What’s really incredible, though, is the combination of insanely desirable real estate and obscenely low population density. Up-Island Martha’s Vineyard is perhaps the most breathtaking canvas for that New England Calvinistic austerity—just leave the land beautiful. When you think about the monstrous market forces saying BUILD A HOTEL OR AT LEAST A HOUSE WITH A HELIPAD, you are faced with another quality of New England old money: restraint.
And, along with wide, desolate beaches, imperturbably temperate weather, actual fishermen you can say hi to and act like you’re friends with while they sell you swordfish they literally just took off the boat (try Larsen’s, in Menemsha), it’s that restraint that gives up-Island Martha’s Vineyard its WASP magic. You will notice that restraint in the special register of quiet that pervades the island. The quiet of no Maseratis, of no obnoxious men buying $300 Burgundy at the Beach Plum (best restaurant on the island—no liquor license). The quiet not just of windswept dunes nestled by heather and kettle ponds surrounded by scrub pine, but the quiet of good manners. As you drive up-Island, past Tea Lane Farm or the road leading to Black Point Beach, you can almost hear the quiet of being raised right (you know who complains loudly at restaurants? The nouveaux riches) hissing from your tires.
A corollary of that Calvinistic simplicity: there’s this little hippie commune thing going on up-Island. You can see it at the West Tisbury Farmers’ Market, where fresh-faced college students who spent the summer pulling turnips are working the stands. There’s a whole back-to-the-land vibe at the Tea Lane Farm and the Mermaid Farm Dairy (the most insane feta cheese you will ever taste, made from the milk of cows grazing on the most valuable grasslands in the world) and the farm and flower stands. You can hardly drive up-Island without passing an unattended honor-system farm stand (take what you like and leave money) of the kind that hardly exists anywhere else now.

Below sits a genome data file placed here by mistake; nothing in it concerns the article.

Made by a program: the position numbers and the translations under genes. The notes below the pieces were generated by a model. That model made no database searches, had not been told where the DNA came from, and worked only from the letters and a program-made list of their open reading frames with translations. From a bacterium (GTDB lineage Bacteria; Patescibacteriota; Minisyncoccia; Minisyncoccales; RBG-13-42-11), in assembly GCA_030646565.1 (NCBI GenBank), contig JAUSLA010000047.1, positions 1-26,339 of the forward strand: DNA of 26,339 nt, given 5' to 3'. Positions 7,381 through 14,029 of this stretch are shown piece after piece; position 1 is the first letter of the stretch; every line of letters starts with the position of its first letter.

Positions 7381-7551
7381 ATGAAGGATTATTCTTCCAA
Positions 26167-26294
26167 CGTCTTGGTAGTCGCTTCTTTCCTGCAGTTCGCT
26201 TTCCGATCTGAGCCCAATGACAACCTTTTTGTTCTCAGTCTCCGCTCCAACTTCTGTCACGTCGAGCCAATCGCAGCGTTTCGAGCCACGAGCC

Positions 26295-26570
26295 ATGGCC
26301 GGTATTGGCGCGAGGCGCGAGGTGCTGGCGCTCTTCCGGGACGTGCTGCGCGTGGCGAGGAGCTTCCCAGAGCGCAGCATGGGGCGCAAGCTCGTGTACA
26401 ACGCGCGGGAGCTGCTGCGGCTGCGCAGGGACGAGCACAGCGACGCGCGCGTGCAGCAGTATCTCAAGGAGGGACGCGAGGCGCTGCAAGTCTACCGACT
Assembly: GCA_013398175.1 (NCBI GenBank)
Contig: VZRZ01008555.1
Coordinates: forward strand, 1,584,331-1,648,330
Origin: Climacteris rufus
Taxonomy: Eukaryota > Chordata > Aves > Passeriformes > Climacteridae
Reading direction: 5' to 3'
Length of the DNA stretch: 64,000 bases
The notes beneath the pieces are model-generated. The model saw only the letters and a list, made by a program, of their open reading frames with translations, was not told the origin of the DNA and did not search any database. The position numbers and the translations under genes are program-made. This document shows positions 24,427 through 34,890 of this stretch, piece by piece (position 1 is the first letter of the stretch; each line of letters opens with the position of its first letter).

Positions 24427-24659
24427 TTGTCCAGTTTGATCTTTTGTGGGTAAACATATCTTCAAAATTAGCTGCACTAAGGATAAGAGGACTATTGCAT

I suppose there are people who come here and live among the weathered shingles and farm fields and believe they’re keeping it real. But that’s not what’s going on. Up-Island Martha’s Vineyard is no more real than the Paris section of Las Vegas, except that the structures are actually old and reflect a culture that once was. It is a kingdom under glass. That’s what’s fascinating about Martha’s Vineyard: it is both real and fake. A facsimile of something that is also the authentic version.
But the best thing about Martha’s Vineyard is that it’s by far the most accepting place to be a WASP poseur. It’s historically the place all kinds of non-WASPs come to pretend to be WASPs: black people famously like to vacation here, and Jews, and presidents, and nouveaux riches who don’t want to act like jackasses. So there’s that. You don’t have to worry about being found out. You can just enjoy the quietude and lobster rolls and quahog chowder and arguing over who can acquiesce and give the right of way more quickly and happily when two cars meet each other on one of those dirt tracks. I don’t care if I’m not really one of them. As long as I get a parking space at the beach I’m pretty happy.